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Old 07-05-2014, 02:10 PM   #36
Shade of Carn Dm
Join Date: Apr 2001
Location: Toronto
Posts: 479
jallanite is a guest of Tom Bombadil.
In theory, Christians, in particular Roman Catholics, ought to appreciate The Lord of the Rings more than non-Christians. In fact Tolkien has more arguments and disagreements with obvious Roman Catholics in the book Letters of J. R. R. Tolkien than with anyone else.

The Lord of the Rings is obviously a fictional work. Manw and Varda never existed, ever. The earth was never flat. Gandalf never existed. Hairy-footed hobbits never existed. Tom Bombadil never existed. Nmenor never existed. Ents never existed. None of these things has any connection to Christianity.

But anyone who attempts to read The Lord of the Rings as though it were real is badly misreading it. Tolkien in his essay “On Fairy Stories” makes it clear that fairy tales, attract, to those who find them attractive, by their very unreality. The story The Juniper Tree is, according to Tolkien, an amazing tale. I agree. But it is not in the least realistic. It is not in the least Christian. Nor is it any kind of allegory. It is pure fantasy.

Lotrelf seems to miss that Christian theists are as ready to misread Tolkien as anyone. Anne Marie Gazzolo’s Moments of Grace and Spiritual Warfare in The Lord of the Rings I found to be hideous pious piffle, to take a recent example. And there are other well-known Tolkien fans who I find to my taste to be pure evil.

Tolkien himself very much enjoyed David Lindsey’s A Voyage to Arcturus, a gnostic tale in which the moral is that pain is the sole virtue. In later life Tolkien found at least some of George MacDonald’s fantasy works unreadable and loathed C. S. Lewis’ Narnia books. Like everyone, Tolkien had individual tastes which were not always in synch with his fans. He liked what he liked.

Personally I left the Mythopoeic Society years ago because of my revulsion for its leader, Glen GoodKnight, a purported Christian, and a person whom I grew to loathe for his continual flagrant dishonesty. Eventually the Society, who had previously made him permanent president, realized they could legally get rid of his influence by just removing all presidential duties, and did so. Glen was still president, legally, but had no further duties or responsibilities or role.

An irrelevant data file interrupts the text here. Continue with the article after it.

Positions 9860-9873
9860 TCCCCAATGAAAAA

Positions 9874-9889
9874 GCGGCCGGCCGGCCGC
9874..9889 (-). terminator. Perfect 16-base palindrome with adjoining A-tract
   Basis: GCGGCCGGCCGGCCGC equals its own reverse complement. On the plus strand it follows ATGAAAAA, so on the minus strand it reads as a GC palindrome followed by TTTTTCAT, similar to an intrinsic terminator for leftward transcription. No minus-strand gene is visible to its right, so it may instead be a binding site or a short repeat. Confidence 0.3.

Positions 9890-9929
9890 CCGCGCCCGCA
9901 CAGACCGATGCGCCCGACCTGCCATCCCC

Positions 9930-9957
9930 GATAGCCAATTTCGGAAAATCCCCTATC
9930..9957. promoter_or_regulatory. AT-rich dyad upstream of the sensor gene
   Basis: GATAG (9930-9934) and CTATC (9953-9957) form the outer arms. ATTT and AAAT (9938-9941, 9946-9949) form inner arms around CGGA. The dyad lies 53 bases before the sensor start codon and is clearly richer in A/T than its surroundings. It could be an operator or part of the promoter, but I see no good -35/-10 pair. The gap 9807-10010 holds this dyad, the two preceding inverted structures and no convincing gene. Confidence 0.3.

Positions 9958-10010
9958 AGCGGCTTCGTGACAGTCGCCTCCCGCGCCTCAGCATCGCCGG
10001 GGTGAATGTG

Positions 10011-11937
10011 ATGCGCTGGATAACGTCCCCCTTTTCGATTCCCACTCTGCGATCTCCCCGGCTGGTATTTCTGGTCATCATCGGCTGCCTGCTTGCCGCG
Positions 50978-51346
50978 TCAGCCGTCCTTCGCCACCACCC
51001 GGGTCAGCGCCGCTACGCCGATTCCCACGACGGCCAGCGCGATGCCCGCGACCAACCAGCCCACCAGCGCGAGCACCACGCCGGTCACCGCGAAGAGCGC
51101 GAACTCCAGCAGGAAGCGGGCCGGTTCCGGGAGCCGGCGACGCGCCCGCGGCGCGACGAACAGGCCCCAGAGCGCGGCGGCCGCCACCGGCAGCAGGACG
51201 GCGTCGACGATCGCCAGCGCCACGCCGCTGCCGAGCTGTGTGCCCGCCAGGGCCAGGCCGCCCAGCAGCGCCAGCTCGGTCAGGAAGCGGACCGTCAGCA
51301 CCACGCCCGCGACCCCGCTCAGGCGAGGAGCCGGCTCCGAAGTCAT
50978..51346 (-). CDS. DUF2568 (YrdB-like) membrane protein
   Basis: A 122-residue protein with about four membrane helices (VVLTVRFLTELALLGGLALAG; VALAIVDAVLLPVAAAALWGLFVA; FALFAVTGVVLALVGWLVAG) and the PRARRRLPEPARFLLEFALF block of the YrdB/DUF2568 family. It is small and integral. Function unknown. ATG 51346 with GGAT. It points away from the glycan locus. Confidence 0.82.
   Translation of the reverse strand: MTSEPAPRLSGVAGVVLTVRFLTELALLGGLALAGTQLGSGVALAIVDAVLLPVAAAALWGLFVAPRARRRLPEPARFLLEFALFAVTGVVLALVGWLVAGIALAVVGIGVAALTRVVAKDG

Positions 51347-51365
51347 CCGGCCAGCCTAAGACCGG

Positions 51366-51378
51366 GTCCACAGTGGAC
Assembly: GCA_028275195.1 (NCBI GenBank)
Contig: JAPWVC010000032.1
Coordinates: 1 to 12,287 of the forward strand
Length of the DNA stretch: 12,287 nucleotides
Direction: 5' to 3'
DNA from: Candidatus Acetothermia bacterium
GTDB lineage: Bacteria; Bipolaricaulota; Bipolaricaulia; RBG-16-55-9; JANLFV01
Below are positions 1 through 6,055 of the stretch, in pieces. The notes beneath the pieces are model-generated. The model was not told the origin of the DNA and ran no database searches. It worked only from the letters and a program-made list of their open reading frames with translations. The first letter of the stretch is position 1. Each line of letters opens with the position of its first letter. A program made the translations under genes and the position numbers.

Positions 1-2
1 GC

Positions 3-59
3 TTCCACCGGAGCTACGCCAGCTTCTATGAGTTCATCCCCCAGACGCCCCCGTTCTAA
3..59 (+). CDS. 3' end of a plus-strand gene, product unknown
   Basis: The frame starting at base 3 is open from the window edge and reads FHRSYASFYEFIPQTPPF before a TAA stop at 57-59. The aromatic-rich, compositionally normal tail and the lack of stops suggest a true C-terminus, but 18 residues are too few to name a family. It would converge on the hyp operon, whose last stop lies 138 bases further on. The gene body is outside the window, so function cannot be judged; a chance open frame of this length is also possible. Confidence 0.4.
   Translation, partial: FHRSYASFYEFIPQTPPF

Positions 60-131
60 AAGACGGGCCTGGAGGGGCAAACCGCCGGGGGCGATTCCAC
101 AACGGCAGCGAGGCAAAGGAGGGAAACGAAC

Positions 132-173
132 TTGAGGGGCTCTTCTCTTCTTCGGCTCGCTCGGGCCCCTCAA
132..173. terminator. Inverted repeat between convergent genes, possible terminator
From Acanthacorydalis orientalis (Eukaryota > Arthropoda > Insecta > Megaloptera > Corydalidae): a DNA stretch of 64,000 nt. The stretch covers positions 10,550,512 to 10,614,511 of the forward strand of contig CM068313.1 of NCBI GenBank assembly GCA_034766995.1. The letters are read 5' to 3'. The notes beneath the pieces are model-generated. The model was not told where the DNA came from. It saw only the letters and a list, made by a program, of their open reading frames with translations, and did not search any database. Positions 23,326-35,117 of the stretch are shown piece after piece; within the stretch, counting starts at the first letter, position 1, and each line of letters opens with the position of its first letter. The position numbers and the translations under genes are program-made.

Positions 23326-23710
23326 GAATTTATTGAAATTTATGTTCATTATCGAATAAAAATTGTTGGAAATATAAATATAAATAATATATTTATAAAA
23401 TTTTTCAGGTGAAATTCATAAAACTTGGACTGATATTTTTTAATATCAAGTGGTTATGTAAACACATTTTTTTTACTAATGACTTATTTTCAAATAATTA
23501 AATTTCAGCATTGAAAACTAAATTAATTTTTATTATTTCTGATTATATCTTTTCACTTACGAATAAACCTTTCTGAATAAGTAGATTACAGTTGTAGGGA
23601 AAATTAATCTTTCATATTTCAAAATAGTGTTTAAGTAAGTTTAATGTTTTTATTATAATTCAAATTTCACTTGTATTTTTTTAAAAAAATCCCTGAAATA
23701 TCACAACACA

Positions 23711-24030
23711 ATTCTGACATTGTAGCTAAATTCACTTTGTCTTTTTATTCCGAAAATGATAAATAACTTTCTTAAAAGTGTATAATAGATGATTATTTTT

Note that Tolkien’s religion was, despite what is often claimed, not so Catholic as is often claimed. Tolkien, in his fantasy, did not claim death was brought on humans as a punishment for eating the forbidden fruit. Tolkien very much disagreed with some of the reforms of Vatican II, notably the replacement of Latin in the church service. In his fantasy he avoids anything like a parish priest.

See for the statement:

Scholars of Tolkien, including Matthew Dickerson, author of A Hobbit Journey, adds that the Lembas, the thin small cakes that the elves make and eat, have sacramental or even Eucharistic connotations.

Wait a minute. How can lembas have “Eucharistic connotations” when it is supposedly consumed thousands of years before Jesus was born.

Dickerson says that Marian imagery also abounds in Tolkien’s work. “The Vala Elbereth, also called Varda, is certainly a Marian figure. She is a venerated and revered queen, whom the elves of Middle-earth call upon in times of need. Her name alone has power, and when those in need call upon her, help comes.”

The problem is that the same is true when in old legends believers call on pagan goddesses, and Elbereth, again, is supposed to exist thousands of years before the Virgin Mary was even born. And Elbereth has no son.

I am, or was, in personal communication with a fan who similarly believed, and presumably still believes, that Goldberry is really the Virgin Mary.

Last edited by jallanite; 07-05-2014 at 05:15 PM.
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